Embrace Meatless Monday for improved health

Dr Matshidiso Moeti
Dr Matshidiso Moeti

Making significant changes to a person’s diet can sometimes seem overwhelming, especially when it is for improved health outcomes.

Nutritionists say tweaking a daily lifestyle, a little bit like avoiding any form of meat at least once a week can help reduce the risks of developing chronic diseases.

The 2022 World Health Day (WHD), observed on April 7, for instance, serves as a timely reminder of the complex link between the planet and our health, as the burden of non-communicable and infectious diseases rises alongside the growing incidence of climate-related challenges.

Dr Matshidiso Moeti, the World Health Organisation Regional Director for Africa, in a message on WHD said the knock-on effect for the burden of heart and lung disease, stroke, and cancer, among others, was evident from statistics that point to NCDs representing a growing proportion of Africa’s disease burden.

“In Africa, NCDs are set to overtake communicable diseases, maternal, neonatal, and nutritional conditions combined, to become the leading cause of death by 2030. COVID-19, along with spiraling obesity, diabetes, and hypertension rates, compounds the challenge, highlighting the urgency of a multi-sectoral response,” she said.

Dr Afua Commeh, the Acting Programme Manager for the Non-Communicable Diseases Control Programme, at the GHS told the Ghana News Agency (GNA) that three NCDs- hypertension, diabetes, and cancers could be described as the leading cause of morbidities and mortalities in the country.

Non- Communicable Diseases (NCDs) are disease conditions that are not infectious and cannot be transmitted from one person to the other.

To address the high incidence of NCD infection in Ghana, the John Hopkins Center for Communication Programs is partnering with the GHS to start a Meatless Monday campaign; a public health campaign that seeks to reduce the incidence of preventable diseases by dedicating every Monday to Health.

Meatless Monday, started in 2003 in partnership with the Johns Hopkins Center for a Livable Future (CLF) and provides an opportunity to introduce a wider awareness of the impact of food consumption patterns on our health and environment.

Mr Sylvester Segbaya, Chief of Party of Johns Hopkins Center for Communication Programs said Meatless Monday is a global movement that enables people to make positive changes in their diet – and their lives – simply by choosing not to eat meat one day in a week.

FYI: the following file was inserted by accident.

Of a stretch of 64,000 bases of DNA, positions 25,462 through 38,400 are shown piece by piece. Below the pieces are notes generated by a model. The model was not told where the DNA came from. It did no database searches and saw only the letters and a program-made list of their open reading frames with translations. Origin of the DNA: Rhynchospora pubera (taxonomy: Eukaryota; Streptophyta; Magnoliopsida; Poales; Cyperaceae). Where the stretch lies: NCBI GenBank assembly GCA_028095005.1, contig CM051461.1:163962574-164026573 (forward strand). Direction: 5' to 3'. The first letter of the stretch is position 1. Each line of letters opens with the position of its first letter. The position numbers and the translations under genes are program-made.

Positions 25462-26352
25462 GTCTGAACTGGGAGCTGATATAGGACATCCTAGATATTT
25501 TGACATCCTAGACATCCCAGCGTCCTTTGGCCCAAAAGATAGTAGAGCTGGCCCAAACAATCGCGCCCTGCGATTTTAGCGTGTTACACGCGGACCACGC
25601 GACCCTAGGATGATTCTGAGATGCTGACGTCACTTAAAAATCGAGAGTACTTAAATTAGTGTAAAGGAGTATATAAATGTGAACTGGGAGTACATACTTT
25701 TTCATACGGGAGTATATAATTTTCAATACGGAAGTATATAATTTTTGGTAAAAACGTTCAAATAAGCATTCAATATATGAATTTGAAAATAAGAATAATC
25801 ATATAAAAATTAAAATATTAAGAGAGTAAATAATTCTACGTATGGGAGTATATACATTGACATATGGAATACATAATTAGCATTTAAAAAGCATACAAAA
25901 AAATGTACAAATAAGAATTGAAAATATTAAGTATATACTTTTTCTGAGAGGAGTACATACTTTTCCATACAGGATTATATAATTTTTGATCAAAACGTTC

He said in the past two decades, Ghana’s population structure has changed from being highly rural to urbanized and as urban communities spread all over the country, lifestyles including food habits continue to change.

“Eating of meat, which used to be part of the family menu only during festive seasons, has now become a common feature in households as people now earn more money and are able to buy beef, mutton, and chicken on a more regular basis,” he said.

He said the rise in meat consumption in big towns and cities, which comes with an increased risk of heart diseases, stroke, diabetes, and sudden death deserved a lot more attention now.

Mr Segbaya said the Meatless Monday initiative seeks to highlight the health and environmental benefits of cutting down on the amount of meat intake and increased intake of plant-based foods such as fruits, vegetables and nuts.

He said Monday was chosen for the campaign because research had shown that starting the working week on a healthy note by choosing to abstain from eating meat on Monday was a positive move towards a healthier happier life.

Research has shown that diets high in red and processed meat and meat products have been associated with an increased risk of type 2 diabetes, cardiovascular disease, cancer particularly

colorectal cancer, obesity among others.

The International Agency for Research on Cancer (WHO-IARC) for instance classifies red meat and processed meat as probably carcinogenic – cancer-causing for humans.

It associates high levels of uric acid in the blood leading to gout and kidney stones with the intake of red meat and sea food.

Mrs Naana Anane Adjei, a registered dietician at the 37 Military Hospital said, generally, nutrients in meat were more bioavailable than plant nutrients and protein from meat is “complete” as it contains all the amino acids needed for health.

She said although meat contained heme iron, which is better absorbed than non-heme iron provided by plant foods, low consumption of meat could contribute to weight loss and improved heart health.

The dietician said a healthy balanced diet can include protein from fish and eggs or non-animal sources such as beans and pulses, groundnut soup with oysters, snails, and mushrooms, kontomire, among others.



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